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In contemporary culture, this may seem like an obvious quality, but before the advent of the Modern artistic era (approximately pre-Impressionism), art was not created to call attention to itself, but to celebrate figurative forms and accurately depict things that had some basis in reality.
By deliberately calling attention to the natural flatness of the canvas in a work of art, artists have exercised a uniquely modern phenomenon, wherein the viewer is not meant to appreciate the depiction of anything, but the act of painting itself.
By fitting the canvas to the contours of the paintings' colors, Stella redefined the traditional support system and made paint itself the painting's form.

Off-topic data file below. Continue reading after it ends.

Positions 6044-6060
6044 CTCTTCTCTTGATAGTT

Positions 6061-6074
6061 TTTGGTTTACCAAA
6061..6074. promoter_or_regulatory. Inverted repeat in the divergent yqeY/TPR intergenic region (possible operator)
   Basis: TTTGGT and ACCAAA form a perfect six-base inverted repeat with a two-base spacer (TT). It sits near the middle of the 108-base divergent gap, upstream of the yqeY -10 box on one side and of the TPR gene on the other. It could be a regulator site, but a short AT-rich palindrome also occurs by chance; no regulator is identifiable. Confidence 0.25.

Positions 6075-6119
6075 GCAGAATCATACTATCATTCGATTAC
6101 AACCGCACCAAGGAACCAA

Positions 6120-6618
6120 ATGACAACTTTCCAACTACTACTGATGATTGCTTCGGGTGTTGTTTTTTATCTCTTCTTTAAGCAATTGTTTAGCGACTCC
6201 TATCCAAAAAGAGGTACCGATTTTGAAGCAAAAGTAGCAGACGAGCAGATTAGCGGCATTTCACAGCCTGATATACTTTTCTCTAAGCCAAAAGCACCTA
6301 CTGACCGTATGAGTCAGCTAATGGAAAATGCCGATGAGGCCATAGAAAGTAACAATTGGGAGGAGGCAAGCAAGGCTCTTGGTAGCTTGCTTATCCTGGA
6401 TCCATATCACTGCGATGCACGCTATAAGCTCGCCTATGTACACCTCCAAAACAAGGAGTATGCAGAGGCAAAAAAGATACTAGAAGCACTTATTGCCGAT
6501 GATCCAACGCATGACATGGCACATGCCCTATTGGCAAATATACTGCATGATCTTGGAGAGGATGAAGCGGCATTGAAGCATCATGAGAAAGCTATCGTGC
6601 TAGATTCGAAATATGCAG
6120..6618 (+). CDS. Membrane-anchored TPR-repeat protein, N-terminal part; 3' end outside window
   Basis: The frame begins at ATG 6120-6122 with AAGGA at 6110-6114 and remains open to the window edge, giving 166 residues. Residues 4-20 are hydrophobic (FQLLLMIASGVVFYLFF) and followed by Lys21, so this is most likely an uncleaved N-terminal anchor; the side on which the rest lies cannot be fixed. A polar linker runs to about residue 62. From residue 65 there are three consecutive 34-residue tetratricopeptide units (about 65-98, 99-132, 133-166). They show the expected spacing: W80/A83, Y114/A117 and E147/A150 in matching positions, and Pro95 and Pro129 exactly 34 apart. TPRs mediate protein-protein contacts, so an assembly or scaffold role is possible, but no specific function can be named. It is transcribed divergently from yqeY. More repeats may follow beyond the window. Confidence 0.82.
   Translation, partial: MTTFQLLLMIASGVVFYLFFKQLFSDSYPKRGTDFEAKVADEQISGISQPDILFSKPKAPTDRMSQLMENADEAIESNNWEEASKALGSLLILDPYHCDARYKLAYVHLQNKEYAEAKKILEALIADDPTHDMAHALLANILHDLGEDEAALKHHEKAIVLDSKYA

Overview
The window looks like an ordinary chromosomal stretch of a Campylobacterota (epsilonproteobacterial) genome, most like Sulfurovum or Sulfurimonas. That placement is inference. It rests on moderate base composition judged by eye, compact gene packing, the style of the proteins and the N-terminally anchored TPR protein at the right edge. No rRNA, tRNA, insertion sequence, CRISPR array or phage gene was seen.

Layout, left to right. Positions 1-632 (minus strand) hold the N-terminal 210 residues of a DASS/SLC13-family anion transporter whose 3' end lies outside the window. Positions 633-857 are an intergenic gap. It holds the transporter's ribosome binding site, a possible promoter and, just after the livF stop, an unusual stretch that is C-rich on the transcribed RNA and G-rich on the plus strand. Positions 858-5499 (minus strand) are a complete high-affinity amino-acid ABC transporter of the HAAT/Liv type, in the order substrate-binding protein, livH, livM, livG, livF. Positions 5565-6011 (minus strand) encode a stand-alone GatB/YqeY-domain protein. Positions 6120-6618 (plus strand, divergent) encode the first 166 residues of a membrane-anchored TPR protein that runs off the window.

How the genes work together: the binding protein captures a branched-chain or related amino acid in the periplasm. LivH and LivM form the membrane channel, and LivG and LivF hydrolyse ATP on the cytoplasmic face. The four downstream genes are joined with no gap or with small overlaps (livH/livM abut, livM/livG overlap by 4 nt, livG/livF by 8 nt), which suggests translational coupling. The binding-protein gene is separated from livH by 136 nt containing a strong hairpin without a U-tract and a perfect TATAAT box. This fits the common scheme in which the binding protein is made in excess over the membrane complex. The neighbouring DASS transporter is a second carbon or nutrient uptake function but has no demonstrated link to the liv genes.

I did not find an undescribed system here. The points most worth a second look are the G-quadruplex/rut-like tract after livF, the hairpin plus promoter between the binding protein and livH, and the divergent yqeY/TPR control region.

This stylistic shift in perspective was perceived as a gesture of pure flatness.
Greenberg argued that the essential and unique element in Modern painting is its flatness.
They also employed a peculiar habit of leaving large portions of their canvases bare and untreated.
Both of these features further emphasized the canvas as an important painterly characteristic.